I ask because the R's seem to have not only reached acceptance, but are now playing dirty to make it happen.
Word is coming out that an Iowan vote counter gave Romney an extra twenty votes, enabling him to beat Rick Santorum by eight votes in the caucus. I mention this because, when electronic voting machines were being readied, I was among the Open Source supporters trying to get an open source implementation accepted as the standard. The government went with a private company with proprietary software. Strangely, there have been all sorts of questions about rigging the voting machines since then, with no way to prove it. And don't forget -- modern voting machines can be hacked with a little practice, a little prep, and about $12 in parts from your local Radio Shack.
Let me explain how primaries work versus general elections. People constantly complain about the party hardliners who wind up getting the nominations. It's how the race is run. The primaries are for the core party base, not the general public. That means the people who take the platform seriously. So candidates run, trying to appeal to these voters by being seen as die hard to the cause as they are. Then comes the general election, when they have to appeal to someone other than the core party base. So they start saying middling stuff, and the general public doesn't trust them, because just a few months ago, they were saying the exact opposite. It's all about the target audience.
In a way, this actually plays to a strength in Romney's campaign. There's so much wishy-washy behavior in his political record, should he survive the primary, he can be easily painted as a moderate. A compromiser. Someone who isn't going to force an agenda down people's throats. Hey, I said how he could be painted. I'm not saying that's what he really is. Remember, politics is all about spin, and Romney should be very easy to spin. The R's should be thankful, because Romney won't be easily lumped with the Tea Partiers who have been strangling any political progress for the past year.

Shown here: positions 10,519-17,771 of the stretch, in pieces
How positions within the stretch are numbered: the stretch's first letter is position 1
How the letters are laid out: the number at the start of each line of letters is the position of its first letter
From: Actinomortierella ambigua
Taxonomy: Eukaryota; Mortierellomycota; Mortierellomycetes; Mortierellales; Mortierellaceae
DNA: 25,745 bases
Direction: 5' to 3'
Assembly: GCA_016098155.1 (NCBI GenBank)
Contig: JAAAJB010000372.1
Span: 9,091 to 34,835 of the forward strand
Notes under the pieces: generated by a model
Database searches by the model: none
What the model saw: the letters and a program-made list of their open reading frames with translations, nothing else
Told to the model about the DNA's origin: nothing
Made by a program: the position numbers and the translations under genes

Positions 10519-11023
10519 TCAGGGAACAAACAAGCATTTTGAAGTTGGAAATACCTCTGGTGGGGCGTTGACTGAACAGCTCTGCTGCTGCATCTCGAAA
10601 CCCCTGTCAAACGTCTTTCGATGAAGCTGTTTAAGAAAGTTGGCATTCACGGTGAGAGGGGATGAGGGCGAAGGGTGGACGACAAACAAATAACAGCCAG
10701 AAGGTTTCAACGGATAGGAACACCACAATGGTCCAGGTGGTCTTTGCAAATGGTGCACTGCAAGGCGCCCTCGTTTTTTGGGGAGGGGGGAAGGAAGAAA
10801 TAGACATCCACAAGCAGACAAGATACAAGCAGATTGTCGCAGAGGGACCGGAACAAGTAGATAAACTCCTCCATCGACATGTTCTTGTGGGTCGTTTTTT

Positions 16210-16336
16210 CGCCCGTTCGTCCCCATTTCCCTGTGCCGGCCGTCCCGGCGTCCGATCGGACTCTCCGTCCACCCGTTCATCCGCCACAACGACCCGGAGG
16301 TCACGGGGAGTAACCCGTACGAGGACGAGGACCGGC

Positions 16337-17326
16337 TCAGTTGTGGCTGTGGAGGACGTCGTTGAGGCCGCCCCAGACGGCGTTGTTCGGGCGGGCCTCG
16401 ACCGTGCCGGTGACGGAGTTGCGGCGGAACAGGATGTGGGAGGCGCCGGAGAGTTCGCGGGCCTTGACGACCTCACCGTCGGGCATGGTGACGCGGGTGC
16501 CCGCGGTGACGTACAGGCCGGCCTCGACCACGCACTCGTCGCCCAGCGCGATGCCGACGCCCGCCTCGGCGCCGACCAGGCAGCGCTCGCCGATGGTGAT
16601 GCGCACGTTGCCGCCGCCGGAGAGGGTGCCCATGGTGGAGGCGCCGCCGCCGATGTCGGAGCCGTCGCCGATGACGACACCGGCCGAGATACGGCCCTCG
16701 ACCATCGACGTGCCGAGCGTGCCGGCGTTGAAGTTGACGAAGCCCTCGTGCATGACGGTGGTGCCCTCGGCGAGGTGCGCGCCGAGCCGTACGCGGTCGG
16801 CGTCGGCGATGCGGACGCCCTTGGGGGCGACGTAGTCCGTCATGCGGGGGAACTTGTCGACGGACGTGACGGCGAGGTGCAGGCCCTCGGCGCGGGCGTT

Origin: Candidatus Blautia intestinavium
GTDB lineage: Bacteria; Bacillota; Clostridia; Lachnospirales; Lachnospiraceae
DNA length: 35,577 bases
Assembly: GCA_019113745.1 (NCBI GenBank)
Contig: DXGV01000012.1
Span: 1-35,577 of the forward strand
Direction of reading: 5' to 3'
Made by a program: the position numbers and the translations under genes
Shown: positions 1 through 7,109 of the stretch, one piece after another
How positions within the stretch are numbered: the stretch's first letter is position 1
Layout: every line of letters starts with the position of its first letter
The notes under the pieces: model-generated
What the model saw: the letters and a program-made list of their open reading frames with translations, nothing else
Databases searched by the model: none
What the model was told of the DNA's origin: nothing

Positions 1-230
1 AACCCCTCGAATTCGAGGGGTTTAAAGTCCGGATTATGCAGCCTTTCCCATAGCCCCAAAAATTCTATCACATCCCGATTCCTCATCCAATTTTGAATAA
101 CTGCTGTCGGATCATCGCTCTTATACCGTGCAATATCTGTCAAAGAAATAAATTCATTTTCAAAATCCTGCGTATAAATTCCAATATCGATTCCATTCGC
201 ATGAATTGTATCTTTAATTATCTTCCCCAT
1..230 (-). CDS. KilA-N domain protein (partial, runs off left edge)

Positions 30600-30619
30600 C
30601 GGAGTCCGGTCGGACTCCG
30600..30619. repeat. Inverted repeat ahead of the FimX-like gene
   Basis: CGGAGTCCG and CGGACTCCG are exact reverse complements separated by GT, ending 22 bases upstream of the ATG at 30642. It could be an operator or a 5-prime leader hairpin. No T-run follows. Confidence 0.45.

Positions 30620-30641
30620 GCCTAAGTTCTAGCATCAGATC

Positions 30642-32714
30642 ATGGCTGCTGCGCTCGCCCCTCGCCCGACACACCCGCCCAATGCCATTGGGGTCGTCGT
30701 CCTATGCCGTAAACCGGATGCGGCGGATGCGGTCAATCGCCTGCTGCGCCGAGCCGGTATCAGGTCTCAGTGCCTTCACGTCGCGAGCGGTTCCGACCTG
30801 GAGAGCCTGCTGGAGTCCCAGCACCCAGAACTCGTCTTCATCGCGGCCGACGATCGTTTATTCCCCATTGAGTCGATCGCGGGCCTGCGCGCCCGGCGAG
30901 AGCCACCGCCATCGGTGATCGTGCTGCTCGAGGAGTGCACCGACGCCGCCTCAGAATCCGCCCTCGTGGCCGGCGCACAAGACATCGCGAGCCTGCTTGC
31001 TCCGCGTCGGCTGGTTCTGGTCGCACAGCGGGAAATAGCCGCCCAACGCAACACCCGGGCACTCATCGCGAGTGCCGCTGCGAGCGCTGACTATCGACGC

The R's wanted anyone but Romney. Now, they are faced with being stuck with him. The party bosses, in their search for someone who fit their image, spent so much energy searching, they forgot to cover their rear flank. The R's were ripe for an outsider takeover after the 2008 election, when Sarah Palin became a star. When they finally got her constrained (aiding in no small part by not stepping up for her in the days after the Arizona Massacre), they figured that was that.
They didn't expect Michele Bachmann. Then again, they didn't need to. Bachmann was going to flame out sooner or later anyway, thanks to her talent for showing how fucking stupid she is (and if you disagree with me, I will simply point out her little speech about CO2 not being poisonous). Her party may not be completely for gender equality, but her gleefully stating she is subservient to her husband is now out of date, and cast real questions on whether she would make decisions (and those that still believe that "men are superior" bullshit won't vote for a woman anyway). Not one candidate took any swipes or challenged her record, even after she won the straw poll. Hell, I think I was the only one really putting the smack down on her. And sure enough, once her little novelty act got old, her numbers fell.
The R's eventually found and settled on Rick Perry. Modern politics is all about selling the candidate. However, Perry is just too much of a chucklefuck for them. As Clint Eastwood said, "A man's gotta know his limitations." Perry has the Texas friendliness thing down. But he can't think on the fly, as his constantly being spanked at debates and in interviews proves. Obama would eat him alive. Perry doesn't understand the concept of damage control, as the hubbub about his old hunting ground proved -- he pretty much ignored it until it left the headlines. And he just coasted through things, letting his staff handle everything. He's more hands off than Adrian Monk in a strip club. Perry's whole shtick was that he wasn't Romney. Unfortunately, he presented himself as worse than Romney, and voters for once realized that different does not automatically equal better.